We discuss the big encryption battle between Apple (and other tech companies) and the FBI.
We discuss why we need encryption. Every person needs and deserves encryption. Criminals and hackers don’t just go after the government, they also go after individuals. Encryption helps keep individual citizens safe from people who want to steal their data, money and identity. Is that not worth protecting?
It’s not Apple’s job, nor anyone’s to make it as easy as possible for law enforcement. That’s why we have the Constitution and other protections.
We also review the new Quartz iPhone and Apple Watch app.
It is certainly unique.
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When hackers are tweeting out fake assassination attempts on the president from reputable news outlet’s Twitter accounts, you know we have an issue.
There have been a string of high profile Twitter hacking cases. The issue is fairly simple: Twitter is not an enterprise tool. It even has significantly less security than Gmail and some other Web apps.
But Twitter is used by large organizations all over the world. Why don’t they care more about security? It threatens the entire legitimacy of Twitter.
Yes, two-factor authentication would be a start, but Twitter needs a lot more than that. And companies would be willing to pay for added security, accounts and features.
We then discuss House of Cards, Netflix and whether or not people care about the anticipation of waiting for new episodes to come out week after week.
Listen to this week’s show:
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There are a lot of reasons to upgrade to OS X Lion, and Jeremy and I do believe it’s the right choice for most of you, but Lion’s better security should be at the top of anyone’s list.
The new security enhancements are something that all computer users will appreciate and, frankly, need. Sandboxing in particular is big — BIG:
Running an application inside a sandbox is meant to minimize the damage that could be caused if that application is compromised by a piece of malware. A sandboxed application voluntarily surrenders the ability to do many things that a normal process run by the same user could do. For example, a normal application run by a user has the ability to delete every single file owned by that user. Obviously, a well-behaved application will not do this. But if an application becomes compromised, it may be coerced into doing something destructive.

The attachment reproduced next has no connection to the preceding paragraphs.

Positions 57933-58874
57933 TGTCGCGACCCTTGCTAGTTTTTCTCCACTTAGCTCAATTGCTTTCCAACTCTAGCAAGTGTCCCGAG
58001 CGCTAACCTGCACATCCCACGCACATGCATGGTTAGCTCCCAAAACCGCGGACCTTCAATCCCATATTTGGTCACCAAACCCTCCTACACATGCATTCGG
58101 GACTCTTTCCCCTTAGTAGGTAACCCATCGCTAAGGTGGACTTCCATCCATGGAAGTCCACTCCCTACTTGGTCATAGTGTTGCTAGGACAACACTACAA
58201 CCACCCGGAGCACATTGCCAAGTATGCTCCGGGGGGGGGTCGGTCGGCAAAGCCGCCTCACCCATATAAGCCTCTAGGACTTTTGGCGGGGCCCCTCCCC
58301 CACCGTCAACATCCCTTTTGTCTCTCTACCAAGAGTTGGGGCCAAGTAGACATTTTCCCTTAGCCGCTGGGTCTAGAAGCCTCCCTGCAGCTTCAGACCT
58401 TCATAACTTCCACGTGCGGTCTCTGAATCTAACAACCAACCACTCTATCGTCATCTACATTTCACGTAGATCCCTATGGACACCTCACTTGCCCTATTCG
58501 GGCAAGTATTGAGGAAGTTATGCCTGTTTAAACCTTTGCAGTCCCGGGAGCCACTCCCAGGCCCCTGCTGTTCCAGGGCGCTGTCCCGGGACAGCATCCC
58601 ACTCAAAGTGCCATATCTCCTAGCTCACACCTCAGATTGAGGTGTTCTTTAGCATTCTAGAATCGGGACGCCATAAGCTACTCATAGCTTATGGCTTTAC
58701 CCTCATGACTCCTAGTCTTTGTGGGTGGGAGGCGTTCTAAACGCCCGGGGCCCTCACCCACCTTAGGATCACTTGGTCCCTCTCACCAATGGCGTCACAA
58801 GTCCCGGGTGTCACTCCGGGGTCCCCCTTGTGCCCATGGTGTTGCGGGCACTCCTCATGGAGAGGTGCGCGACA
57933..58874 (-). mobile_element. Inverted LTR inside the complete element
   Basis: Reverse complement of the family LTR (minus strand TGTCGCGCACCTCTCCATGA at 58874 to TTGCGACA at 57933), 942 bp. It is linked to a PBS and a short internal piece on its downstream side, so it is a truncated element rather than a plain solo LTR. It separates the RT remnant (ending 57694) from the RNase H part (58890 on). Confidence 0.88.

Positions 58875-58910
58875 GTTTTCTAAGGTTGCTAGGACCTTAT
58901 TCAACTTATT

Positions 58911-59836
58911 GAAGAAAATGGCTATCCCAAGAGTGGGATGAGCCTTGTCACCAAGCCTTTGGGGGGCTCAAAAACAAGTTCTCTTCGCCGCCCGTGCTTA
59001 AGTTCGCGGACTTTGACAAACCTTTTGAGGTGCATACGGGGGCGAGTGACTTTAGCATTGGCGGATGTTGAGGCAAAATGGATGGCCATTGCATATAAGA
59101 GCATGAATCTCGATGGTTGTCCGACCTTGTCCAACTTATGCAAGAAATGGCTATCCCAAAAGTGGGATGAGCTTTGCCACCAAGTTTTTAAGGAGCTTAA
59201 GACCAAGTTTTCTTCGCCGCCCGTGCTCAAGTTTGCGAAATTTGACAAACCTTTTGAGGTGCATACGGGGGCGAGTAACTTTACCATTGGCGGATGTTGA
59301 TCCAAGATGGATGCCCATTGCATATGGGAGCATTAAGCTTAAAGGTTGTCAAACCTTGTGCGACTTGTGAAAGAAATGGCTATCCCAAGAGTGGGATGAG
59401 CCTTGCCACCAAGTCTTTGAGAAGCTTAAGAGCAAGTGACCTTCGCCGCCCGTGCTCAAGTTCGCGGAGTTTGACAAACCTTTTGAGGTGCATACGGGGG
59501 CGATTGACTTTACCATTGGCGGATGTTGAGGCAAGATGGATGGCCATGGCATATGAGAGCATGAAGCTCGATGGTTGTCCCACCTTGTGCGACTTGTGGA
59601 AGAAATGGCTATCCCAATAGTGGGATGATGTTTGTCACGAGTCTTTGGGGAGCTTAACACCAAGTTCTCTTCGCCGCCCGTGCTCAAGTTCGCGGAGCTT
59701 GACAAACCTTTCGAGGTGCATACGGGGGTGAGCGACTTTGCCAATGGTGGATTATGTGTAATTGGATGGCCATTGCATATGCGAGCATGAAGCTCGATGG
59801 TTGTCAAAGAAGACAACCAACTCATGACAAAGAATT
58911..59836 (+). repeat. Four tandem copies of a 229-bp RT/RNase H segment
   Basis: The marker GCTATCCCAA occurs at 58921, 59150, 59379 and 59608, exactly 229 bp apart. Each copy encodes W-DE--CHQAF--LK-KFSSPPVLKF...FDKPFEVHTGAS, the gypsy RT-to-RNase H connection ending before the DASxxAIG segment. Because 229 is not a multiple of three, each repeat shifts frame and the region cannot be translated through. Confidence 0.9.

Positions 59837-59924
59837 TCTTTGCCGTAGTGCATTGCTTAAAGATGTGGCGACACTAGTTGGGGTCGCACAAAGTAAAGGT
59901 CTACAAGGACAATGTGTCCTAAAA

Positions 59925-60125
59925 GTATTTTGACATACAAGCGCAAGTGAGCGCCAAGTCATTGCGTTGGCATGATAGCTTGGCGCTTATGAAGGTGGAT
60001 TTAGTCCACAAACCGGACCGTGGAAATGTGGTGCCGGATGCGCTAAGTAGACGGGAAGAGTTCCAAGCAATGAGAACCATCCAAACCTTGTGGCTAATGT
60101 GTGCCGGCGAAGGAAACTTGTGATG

In Lion, the sandbox security model has been greatly enhanced, and Apple is finally promoting it for use by third-party applications.
iOS and ChromeOS are both sandboxed OSes, which is major reason they are so secure. Essentially a sandbox keeps an application in its own little playground where it can’t hurt anything outside of itself. Apple is ramping up its sandboxing efforts in a major way, and by this Novemeber, all apps sold in the Mac App Store will have to be support sandboxing.
It’s not hard to imagine a future where Apple has a toggle switch that allows users to prevent non-Mac App Store apps from being installed on their machines. I can’t wait until everything I run on OS X is sandboxed.
Companies such as Adobe and Microsoft may be slow to move to sandboxing, which is one reason I’m switching away from their products. Apple updated its iWork suite to support all of the new features of OS X Lion, and it should be updated this fall to support iCloud. So while Word and Excel may have more features than Documents and Numbers, I prefer the modern features, security and syncing that I can enjoy with iWork (autosave versions and resume are huge features that every user will love and in a year will wonder how they ever lived without).
We’ll be talking and writing more about security and some of the other new features of Lion this week and next.